Amazon Swords killing everything? - Tropical Fish Keeping - Aquarium fish care and resources

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post #1 of 19 Old 07-02-2010, 02:40 PM Thread Starter
Amazon Swords killing everything?

My planted tank as been a huge fail w/the exception of my Amazon Swords. My step-father has a nice planted tank, and said he had to get rid of his Swords because they were killing the other plants. Should I do the same before adding more plants? Thinking of going with hygrophila.
Tank is a 65g 3-footer with a dual T-8 flourecent light (adding more light)
76-78deg f
ph is 6.8-7.0
very low gh/kh
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post #2 of 19 Old 07-02-2010, 02:46 PM Thread Starter
OK... after google-ing hygrophila, what the store told me was Amazon Swords look more like this picture of hygrophila... but still, could they have killed everything else? Not at home right now, so I can't take a picture of my own until I get back Sunday or Monday.
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File Type: jpg Hygrophila_lacustris.jpg (81.6 KB, 69 views)
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post #3 of 19 Old 07-02-2010, 03:54 PM
I think the above pic is Hygo. Corymbosa "narrow leaf". Swords look completely different. Plants don't normally kill other plants. Fast growing plants like both swords and many hygro species can smother other plants. They are good lowlight plants and can out compete other plants for resources. They only harm other plants if you let them take up too much space or block too much light.

.... I'm probably drunk.

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post #4 of 19 Old 07-03-2010, 11:32 AM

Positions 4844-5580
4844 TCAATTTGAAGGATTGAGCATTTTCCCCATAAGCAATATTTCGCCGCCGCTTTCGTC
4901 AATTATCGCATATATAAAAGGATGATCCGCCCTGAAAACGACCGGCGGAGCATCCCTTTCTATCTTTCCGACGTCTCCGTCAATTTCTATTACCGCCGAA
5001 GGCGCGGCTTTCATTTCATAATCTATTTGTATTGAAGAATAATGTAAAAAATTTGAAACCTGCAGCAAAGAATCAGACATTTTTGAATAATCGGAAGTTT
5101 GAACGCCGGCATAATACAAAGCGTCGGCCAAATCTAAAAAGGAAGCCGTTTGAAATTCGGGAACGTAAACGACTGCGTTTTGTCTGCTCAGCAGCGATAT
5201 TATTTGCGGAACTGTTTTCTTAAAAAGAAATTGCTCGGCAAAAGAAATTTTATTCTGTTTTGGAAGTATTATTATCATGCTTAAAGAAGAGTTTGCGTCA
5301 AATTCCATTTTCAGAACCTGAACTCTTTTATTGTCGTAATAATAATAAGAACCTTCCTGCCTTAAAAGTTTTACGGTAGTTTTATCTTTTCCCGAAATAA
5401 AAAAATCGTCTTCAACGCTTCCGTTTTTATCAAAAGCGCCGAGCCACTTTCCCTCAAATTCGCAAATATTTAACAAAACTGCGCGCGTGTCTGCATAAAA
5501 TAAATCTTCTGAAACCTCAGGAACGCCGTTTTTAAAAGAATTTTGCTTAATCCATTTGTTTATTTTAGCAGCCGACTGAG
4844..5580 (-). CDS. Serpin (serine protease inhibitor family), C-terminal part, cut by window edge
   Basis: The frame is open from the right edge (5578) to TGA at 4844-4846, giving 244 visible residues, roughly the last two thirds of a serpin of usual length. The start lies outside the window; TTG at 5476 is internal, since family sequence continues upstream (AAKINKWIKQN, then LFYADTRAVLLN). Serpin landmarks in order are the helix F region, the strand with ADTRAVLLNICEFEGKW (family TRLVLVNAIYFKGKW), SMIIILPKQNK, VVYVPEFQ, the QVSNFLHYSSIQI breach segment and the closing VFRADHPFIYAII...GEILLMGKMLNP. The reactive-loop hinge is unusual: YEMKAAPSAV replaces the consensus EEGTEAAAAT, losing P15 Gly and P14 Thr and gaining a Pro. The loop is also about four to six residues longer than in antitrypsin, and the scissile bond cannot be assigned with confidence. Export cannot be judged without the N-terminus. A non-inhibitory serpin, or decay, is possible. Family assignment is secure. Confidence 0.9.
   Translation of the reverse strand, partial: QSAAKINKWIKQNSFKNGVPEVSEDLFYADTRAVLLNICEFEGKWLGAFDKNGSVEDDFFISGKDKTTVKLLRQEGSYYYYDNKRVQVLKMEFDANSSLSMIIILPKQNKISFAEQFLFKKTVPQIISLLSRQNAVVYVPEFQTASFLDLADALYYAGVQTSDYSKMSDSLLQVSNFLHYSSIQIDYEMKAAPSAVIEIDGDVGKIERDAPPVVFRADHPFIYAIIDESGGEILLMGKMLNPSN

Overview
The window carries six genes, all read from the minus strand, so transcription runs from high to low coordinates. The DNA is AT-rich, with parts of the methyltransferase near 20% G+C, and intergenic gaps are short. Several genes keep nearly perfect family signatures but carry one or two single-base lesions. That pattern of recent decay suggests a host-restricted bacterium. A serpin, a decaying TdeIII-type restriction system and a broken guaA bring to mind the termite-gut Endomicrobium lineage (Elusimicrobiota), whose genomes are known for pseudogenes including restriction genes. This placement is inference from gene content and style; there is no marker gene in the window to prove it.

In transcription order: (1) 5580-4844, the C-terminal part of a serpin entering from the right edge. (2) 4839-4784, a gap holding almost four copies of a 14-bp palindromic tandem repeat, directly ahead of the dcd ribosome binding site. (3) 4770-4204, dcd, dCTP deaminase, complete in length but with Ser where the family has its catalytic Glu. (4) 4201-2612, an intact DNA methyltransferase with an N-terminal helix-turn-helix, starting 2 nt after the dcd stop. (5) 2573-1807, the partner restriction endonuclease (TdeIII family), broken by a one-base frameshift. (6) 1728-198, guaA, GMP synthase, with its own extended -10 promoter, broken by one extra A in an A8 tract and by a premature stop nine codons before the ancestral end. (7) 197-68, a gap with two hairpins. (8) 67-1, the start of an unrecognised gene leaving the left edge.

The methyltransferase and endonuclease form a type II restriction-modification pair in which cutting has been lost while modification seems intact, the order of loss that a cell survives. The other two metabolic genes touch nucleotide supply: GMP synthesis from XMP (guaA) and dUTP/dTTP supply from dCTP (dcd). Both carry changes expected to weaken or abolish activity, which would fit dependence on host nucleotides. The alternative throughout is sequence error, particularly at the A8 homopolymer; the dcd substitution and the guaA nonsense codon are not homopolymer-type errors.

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Not all plants are compatible with each other.They can have a sort of biological war with each other releasing chemicals the same as corals can do in saltwater.

Your's truly,
Lee
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post #5 of 19 Old 07-03-2010, 01:03 PM
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I'm with Mikaila31 on this.

What bones14 is referring to is known as allelopathy, and while there is evidence it exists, it is not, so far as I know, pertinent with species of Echinodorus (swords). Diana Walstad discusses this in a chapter in her book if you want to follow up, and Hiscock and others mention it mostly in passing.

You mention adding more light, do you mean in addition to the dual T8 tubes? I would not recommend this, as you will have more light than the available nutrients and that is going to cause algae blooms. Nutrients and light must be in balance to sustain good plant growth and keep algae at bay.

And speaking of nutrients, are you adding any fertilizers (liquid, root tabs, or nutrient-enhanced substrate material)? Even with the light you have, nutrients sufficient for all those plants (Hygrophila is a stem plant and all stem plants are fast growing plants which means they need sufficient nutrients) is unlikely going to be adequate from the fish food and organics. And you mention soft water, so any minerals that might be in the water will be non-existent or very low. A good comprehensive fertilizer like Seachem's Flourish Comprehensive Supplement for the Planted Aquarium is what I recommend, used once or perhaps twice a week. This, plus a photoperiod of 10 hours a day, with the light you have (assuming it is full spectrum and/or cool white) should be sufficient for good plant growth.

Byron.

Byron Hosking, BMus, MA
Vancouver, BC, Canada

The aquarist is one who must learn the ways of the biologist, the chemist, and the veterinarian. [unknown source]

Something we all need to remember: The fish you've acquired was quite happy not being owned by you, minding its own business. If you’re going to take it under your wing then you’re responsible for it. Every aspect of its life is under your control, from water quality and temperature to swimming space. [Nathan Hill in PFK]
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post #6 of 19 Old 07-03-2010, 01:44 PM
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Allelopathy.That's it.It was driving me crazy trying to remember the name.I've come across it several times in my research and Bettababy referred to it in another thread on here awhile back.The original post just made me think of it again.